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Title: Black appraisers call out industry's racial bias and need for systemic change
Source: Yayoo/NBC News
URL Source: ... ndustrys-racial-191500679.html
Published: Jun 7, 2021
Author: Safia Samee Ali
Post Date: 2021-06-07 19:54:00 by Dakmar
Keywords: None
Views: 43
Comments: 4

Safia Samee Ali Mon, June 7, 2021, 3:15 PM

It didn’t sit well with Michael Tidwell when an appraisal report he submitted for a large commercial property in a predominantly Black neighborhood in Los Angeles was rejected by a bank reviewer who insisted the lot was valued too high.

Tidwell, a Black appraiser who is also a valuation and advisory director at the global real estate services firm Cushman & Wakefield, said it took months of back and forth, with the issue getting escalated to the bank’s top brass, before they ultimately agreed with his initial assessment.

“The reviewer didn't respect the community because he felt like, ‘Oh, it's a Black neighborhood. It's crime-ridden and violence and all of that. There's no way this place is going to be able to make money,’” he said. “It’s frustrating because even when you do your job or you may know the value of the community, somebody that's not from that community, a lot of times, they're not going to see the value.”

Poster Comment:

Free "music" at all hours, whether one wants to listen or not, does not really add much value. Same for collecting empty 40oz glass bottles, used diapers, fast food wrappers, and spent shell casings, the time and energy spent removing them from my yard far ouweighs any recycle value.

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#1. To: Dakmar (#0)

more from idiotic story of day source

The study found that from 1980 to 2015 homes in white neighborhoods appreciated almost $200,000 more than comparable homes in similar communities of color.

A different study by the Brookings Institution in 2018 found that in the average U.S. metropolitan area, “homes in neighborhoods where the share of the population is 50 percent Black are valued at roughly half the price as homes in neighborhoods with no Black residents,” and that there is a level of “implicit bias” in an individuals’ perception of members of an oppressed class. The study also found that the “value of assets — buildings, schools, leadership, and land itself — are inextricably linked to the perceptions of Black people.”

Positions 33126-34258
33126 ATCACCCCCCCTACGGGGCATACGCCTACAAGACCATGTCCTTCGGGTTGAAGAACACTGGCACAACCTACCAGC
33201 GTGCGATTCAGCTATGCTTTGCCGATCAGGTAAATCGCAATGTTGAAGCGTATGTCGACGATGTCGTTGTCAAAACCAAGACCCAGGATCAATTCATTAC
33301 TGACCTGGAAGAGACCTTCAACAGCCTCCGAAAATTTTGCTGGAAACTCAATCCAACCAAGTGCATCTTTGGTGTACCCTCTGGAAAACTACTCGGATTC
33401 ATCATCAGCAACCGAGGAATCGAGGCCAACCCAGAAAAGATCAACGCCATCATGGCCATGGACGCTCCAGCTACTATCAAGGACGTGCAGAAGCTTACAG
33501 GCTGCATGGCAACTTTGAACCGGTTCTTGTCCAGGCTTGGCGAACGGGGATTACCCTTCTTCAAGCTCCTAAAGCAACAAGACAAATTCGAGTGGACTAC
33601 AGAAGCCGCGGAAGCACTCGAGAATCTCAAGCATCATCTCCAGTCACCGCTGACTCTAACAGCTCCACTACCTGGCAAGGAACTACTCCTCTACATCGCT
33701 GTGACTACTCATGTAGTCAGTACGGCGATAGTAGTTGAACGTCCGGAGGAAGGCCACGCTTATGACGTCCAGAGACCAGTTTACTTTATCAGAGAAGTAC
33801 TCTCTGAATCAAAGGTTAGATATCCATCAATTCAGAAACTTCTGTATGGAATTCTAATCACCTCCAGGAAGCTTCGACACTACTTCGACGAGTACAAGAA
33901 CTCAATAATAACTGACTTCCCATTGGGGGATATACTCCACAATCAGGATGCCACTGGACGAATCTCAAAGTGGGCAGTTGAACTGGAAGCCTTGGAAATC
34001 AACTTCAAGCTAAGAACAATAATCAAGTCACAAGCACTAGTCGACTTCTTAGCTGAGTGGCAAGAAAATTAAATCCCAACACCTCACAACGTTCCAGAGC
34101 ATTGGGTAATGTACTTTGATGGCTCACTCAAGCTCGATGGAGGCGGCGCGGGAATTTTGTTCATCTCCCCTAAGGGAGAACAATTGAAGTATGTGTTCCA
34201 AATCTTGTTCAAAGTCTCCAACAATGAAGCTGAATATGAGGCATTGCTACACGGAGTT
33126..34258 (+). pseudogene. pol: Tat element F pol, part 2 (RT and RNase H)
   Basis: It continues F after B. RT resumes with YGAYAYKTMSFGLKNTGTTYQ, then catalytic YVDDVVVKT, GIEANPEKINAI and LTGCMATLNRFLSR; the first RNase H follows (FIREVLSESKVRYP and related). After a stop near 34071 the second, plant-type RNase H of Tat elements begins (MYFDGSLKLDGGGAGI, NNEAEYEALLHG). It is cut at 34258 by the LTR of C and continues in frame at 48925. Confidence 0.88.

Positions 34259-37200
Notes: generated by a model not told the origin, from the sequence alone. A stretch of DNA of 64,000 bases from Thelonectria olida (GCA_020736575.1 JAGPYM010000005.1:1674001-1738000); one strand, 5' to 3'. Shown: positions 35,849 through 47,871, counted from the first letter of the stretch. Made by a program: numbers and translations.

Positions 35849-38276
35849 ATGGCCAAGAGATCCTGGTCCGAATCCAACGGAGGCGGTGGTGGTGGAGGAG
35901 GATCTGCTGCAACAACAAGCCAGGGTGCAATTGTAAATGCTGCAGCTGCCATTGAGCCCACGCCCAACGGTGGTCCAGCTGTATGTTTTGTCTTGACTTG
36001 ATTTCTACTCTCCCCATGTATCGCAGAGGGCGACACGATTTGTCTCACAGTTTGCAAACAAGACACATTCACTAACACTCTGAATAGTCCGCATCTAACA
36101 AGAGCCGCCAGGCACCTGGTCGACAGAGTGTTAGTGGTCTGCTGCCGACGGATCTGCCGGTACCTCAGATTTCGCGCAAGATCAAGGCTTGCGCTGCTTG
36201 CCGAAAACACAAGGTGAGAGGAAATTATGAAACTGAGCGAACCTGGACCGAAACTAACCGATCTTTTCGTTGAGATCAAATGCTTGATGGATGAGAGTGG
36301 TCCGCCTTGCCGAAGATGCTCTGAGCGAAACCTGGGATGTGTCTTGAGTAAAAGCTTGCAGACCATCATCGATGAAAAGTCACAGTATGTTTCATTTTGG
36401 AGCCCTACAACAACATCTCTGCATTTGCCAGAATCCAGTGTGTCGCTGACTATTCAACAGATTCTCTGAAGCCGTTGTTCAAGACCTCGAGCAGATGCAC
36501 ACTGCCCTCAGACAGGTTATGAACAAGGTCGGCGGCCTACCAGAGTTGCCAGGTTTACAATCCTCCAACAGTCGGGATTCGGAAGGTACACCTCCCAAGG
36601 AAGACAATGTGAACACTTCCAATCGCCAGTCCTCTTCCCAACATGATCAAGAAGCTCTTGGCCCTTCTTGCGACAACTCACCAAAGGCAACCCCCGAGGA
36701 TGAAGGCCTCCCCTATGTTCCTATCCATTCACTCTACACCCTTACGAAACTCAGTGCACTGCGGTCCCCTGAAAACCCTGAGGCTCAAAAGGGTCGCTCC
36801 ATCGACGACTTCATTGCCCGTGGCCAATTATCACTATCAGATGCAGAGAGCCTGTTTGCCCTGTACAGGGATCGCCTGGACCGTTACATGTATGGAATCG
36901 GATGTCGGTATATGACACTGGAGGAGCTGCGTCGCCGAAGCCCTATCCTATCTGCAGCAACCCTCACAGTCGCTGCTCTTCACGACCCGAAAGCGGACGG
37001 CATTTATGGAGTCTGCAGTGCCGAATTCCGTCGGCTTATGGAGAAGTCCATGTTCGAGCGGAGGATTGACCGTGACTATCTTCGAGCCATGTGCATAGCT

lod ~ if all my properties could be valued at ZERO, I'd be thrilled! That would mean I'd pay nothing in property taxes, a savings of some 46+K/year.

For this particular story, however, it could be an inflated valuation scheme to take the money and run, but I don't know that for fact.

Lod  posted on  2021-06-07   21:56:30 ET  Reply   Untrace   Trace   Private Reply  

#2. To: Lod (#1)

The study found that from 1980 to 2015 homes in white neighborhoods appreciated almost $200,000 more than comparable homes in similar communities of color.

As a former contractor, I certainly don't understand that. How stupid can folks get? Shoot me Loddy.

Esso  posted on  2021-06-07   22:10:25 ET  Reply   Untrace   Trace   Private Reply  

#3. To: Esso (#2)

Yeah, Lyndon forgot to include lawn care and daily trash removal in the great society program.

Lod  posted on  2021-06-07   22:25:09 ET  Reply   Untrace   Trace   Private Reply  

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